Medical laboratories and anatomic pathology groups could face payment delays if physicians fail to code lab test claims properly using ICD-10 codes
Just weeks remain before the implementation to ICD-10 begins. This will be a delicate time for clinical laboratories and anatomic pathology groups, since labs must rely on physicians to provide accurate ICD codes that labs must submit on test claims in order to be reimbursed by payers.
The much-delayed shift from ICD-9 to ICD-10 diagnosis codes will take place on Thursday, Oct. 1. When clocks strike midnight, years of debate over whether the conversion will create a financial hardship on physicians—and in turn disrupt payments to clinical laboratories and anatomic pathology groups—will begin to be answered.
The Medicare program requires appropriate ICD codes on medical laboratory test claims for Medicare patients. That is one reason why clinical laboratories and anatomic pathology are financially vested in a smooth conversion process. All Medicare Part B claims for medical laboratory tests must be submitted with an appropriate International Classification of Diseases (ICD) code provided by the physician who ordered the lab tests. The Medicare program will not reimburse lab test claims without an appropriate ICD code.
Backlash Leads to Multiple Implementation Delays
The American Medical Association (AMA) waged a long fight against ICD-10 implementation, arguing that conversion costs would create a financial burden for many physician practices and lead to chaos once the deadline hits if reimbursements are delayed or denied by Medicare and private health insurers due to coding errors.
Given the backlash from the AMA and other physician groups, Congress forced the U.S. Department of Health and Human Services (HHS) to twice extend the original deadline for ICD-10 implementation from Oct. 1, 2013, to Oct. 1, 2014, and then to Oct. 1, 2015. Attempts this summer in Congress to further delay ICD-10 implementation, or require a transition period, failed to gain traction, particularly after the AMA and Centers for Medicare & Medicaid Services (CMS) came to an agreement in July on modifications aimed at easing the transition process for providers.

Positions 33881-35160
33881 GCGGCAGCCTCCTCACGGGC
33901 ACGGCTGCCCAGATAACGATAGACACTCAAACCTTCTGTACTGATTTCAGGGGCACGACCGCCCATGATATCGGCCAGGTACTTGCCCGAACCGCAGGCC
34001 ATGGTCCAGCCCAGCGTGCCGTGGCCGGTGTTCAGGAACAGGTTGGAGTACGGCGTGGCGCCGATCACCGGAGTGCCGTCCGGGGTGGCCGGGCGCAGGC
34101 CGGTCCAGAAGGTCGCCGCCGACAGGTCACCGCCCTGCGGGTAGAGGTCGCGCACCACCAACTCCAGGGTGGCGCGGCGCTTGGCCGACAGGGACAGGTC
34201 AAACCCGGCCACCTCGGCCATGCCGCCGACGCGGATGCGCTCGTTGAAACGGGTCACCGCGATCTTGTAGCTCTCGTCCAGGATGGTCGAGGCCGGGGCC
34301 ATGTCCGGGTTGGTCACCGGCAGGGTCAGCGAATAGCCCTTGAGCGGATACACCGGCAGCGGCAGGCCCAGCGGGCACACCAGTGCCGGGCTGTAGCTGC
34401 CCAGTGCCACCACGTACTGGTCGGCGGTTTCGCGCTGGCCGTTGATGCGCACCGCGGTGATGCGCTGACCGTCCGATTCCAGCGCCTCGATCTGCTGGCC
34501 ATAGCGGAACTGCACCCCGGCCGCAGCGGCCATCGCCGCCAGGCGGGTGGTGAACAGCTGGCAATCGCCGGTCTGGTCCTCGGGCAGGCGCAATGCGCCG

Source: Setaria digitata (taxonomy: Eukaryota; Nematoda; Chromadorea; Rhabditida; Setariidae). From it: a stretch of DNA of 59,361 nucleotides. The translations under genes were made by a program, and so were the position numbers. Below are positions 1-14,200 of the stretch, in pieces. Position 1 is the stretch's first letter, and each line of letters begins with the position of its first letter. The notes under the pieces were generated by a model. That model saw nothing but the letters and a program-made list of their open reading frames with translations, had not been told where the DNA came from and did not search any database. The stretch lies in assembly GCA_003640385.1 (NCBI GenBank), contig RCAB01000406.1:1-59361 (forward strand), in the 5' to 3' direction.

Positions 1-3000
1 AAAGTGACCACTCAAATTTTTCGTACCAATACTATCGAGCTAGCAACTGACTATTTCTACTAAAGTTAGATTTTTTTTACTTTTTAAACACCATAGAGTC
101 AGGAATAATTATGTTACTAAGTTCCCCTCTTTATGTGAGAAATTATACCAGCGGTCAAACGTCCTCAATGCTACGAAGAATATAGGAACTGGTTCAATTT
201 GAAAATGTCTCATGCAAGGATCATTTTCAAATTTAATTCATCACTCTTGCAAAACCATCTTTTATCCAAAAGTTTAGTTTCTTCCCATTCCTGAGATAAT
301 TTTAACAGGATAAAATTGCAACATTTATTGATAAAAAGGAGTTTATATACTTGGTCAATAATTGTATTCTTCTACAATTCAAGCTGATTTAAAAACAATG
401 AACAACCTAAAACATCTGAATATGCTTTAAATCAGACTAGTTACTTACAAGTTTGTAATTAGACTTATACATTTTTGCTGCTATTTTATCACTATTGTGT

In response to continuing objections to ICD-10 implementation, the CMS announced guidance related to four changes:
• For the first year of ICD-10 implementation, “Medicare review contractors will not deny physician or other practitioner claims billed under the Part B physician fee schedule . . . based solely on the specificity of the ICD-10 diagnosis code as long as the physician/practitioner used a valid code from the right family.”
• Similar to claim denials, CMS will not subject physicians to penalties under the Physician Quality Reporting System, the value-based payment modifier or meaningful use as long as the diagnosis codes used are from the appropriate family of ICD-10 codes.
• CMS will authorize advance payments to physicians if Medicare contractors are unable to process claims due to ICD-10 coding problems.
• CMS is appointing an ICD-10 ombudsman to “triage and answer questions about the submission of claims” and will work out of a new ICD-10 Communications and Coordination Center.
Calling the new provisions “significant,” AMA President Steven Stack, M.D. praised the CMS for “making several critical changes to the transition period so that physicians can continue to provide high-quality patient care without risking their livelihood.”